In this issue

Jonathan Tobin: Defending the Right to a Jewish State

Heather Hale: Compliment your kids without giving them big heads

Megan Shauri: 10 ways you are ruining your own happiness

Carolyn Bigda: 8 Best Dividend Stocks for 2015

Kiplinger's Personal Finance editors: 7 Things You Didn't Know About Paying Off Student Loans

Samantha Olson: The Crucial Mistake 55% Of Parents Are Making At Their Baby's Bedtime

Densie Well, Ph.D., R.D. Open your eyes to yellow vegetables

The Kosher Gourmet by Megan Gordon With its colorful cache of purples and oranges and reds, COLLARD GREEN SLAW is a marvelous mood booster --- not to mention just downright delish
April 18, 2014

Rabbi Yonason Goldson: Clarifying one of the greatest philosophical conundrums in theology

Caroline B. Glick: The disappearance of US will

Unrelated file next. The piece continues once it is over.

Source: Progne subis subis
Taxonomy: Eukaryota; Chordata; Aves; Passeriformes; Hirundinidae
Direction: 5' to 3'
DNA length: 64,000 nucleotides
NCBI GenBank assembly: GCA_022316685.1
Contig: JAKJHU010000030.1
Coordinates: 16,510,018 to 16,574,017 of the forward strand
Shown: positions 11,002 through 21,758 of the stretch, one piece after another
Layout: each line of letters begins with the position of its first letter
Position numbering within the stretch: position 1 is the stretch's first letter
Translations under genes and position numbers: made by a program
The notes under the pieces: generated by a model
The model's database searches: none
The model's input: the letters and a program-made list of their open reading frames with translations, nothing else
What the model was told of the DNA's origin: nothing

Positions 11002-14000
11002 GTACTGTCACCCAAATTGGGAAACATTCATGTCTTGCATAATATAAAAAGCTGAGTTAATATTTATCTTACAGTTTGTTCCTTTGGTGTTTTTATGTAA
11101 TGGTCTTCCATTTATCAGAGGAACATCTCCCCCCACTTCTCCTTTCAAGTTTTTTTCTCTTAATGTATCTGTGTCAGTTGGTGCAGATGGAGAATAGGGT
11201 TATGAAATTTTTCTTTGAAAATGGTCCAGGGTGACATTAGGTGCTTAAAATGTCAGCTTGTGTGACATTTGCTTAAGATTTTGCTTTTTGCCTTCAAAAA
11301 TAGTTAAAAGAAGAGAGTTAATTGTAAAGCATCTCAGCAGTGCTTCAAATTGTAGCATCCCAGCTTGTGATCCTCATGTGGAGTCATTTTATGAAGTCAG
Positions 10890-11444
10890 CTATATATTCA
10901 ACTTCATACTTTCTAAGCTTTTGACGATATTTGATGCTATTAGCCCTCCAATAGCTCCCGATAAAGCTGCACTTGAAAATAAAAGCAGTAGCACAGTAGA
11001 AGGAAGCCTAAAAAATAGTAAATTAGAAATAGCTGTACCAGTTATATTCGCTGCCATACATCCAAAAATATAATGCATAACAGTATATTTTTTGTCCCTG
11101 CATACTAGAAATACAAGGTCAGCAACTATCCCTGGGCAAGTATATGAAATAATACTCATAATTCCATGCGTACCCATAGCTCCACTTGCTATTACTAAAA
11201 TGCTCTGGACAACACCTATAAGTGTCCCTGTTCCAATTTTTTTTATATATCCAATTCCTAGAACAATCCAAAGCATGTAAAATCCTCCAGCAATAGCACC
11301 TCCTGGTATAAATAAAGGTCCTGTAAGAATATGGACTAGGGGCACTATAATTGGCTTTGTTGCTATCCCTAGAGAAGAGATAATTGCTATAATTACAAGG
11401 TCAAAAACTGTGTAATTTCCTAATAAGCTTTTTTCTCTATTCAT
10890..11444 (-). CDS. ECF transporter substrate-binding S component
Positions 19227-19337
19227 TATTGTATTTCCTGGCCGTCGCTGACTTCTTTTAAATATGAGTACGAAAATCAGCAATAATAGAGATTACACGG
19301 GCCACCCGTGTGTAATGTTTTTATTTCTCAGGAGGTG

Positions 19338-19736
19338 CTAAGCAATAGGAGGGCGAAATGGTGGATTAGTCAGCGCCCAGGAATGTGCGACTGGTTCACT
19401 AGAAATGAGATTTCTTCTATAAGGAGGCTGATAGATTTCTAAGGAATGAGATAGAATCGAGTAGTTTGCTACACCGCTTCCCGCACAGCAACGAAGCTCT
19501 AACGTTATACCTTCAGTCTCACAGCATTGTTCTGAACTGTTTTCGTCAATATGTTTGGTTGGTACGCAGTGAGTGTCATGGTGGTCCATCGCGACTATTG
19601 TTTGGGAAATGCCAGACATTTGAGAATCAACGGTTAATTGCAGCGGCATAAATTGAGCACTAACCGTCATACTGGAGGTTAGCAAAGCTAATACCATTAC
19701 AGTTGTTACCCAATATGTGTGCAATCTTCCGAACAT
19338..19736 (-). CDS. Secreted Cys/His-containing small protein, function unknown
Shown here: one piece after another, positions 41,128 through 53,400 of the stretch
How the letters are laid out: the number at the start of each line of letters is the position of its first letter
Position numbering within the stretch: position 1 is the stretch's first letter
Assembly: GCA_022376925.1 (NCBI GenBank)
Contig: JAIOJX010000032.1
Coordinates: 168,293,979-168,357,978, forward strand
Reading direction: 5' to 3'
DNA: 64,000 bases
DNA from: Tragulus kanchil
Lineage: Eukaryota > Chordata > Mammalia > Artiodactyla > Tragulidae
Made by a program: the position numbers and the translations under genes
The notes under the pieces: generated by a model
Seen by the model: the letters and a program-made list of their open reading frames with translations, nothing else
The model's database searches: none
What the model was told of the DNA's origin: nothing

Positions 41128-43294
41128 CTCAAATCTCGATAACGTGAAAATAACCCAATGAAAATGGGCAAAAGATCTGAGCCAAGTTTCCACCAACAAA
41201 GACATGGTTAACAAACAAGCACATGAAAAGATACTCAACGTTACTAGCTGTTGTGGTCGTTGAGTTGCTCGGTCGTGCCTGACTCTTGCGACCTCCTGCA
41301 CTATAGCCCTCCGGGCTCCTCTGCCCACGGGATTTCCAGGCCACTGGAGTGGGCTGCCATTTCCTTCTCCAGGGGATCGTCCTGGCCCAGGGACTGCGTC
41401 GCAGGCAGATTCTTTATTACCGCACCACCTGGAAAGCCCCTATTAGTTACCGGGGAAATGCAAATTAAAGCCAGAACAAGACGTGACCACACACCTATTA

Megan Wallgren: 10 things I've learned from my teenagers

Lizette Borreli: Green Tea Boosts Brain Power, May Help Treat Dementia

John Ericson: Trying hard to be 'positive' but never succeeding? Blame Your Brain

The Kosher Gourmet by Julie Rothman Almondy, flourless torta del re (Italian king's cake), has royal roots, is simple to make, . . . but devour it because it's simply delicious

April 14, 2014

Rabbi Dr Naftali Brawer: Passover frees us from the tyranny of time

Greg Crosby: Passing Over Religion

Eric Schulzke: First degree: How America really recovered from a murder epidemic

Georgia Lee: When love is not enough: Teaching your kids about the realities of adult relationships

Cameron Huddleston: Freebies for Your Lawn and Garden

Gordon Pape: How you can tell if your financial adviser is setting you up for potential ruin

Dana Dovey: Up to 500,000 people die each year from hepatitis C-related liver disease. New Treatment Has Over 90% Success Rate

Justin Caba: Eating Watermelon Can Help Control High Blood Pressure

The Kosher Gourmet by Joshua E. London and Lou Marmon Don't dare pass over these Pesach picks for Manischewitz!

April 11, 2014

Rabbi Hillel Goldberg: Silence is much more than golden

Caroline B. Glick: Forgetting freedom at Passover

Susan Swann: How to value a child for who he is, not just what he does

Cameron Huddleston: 7 Financial Tasks You Should Tackle Right Now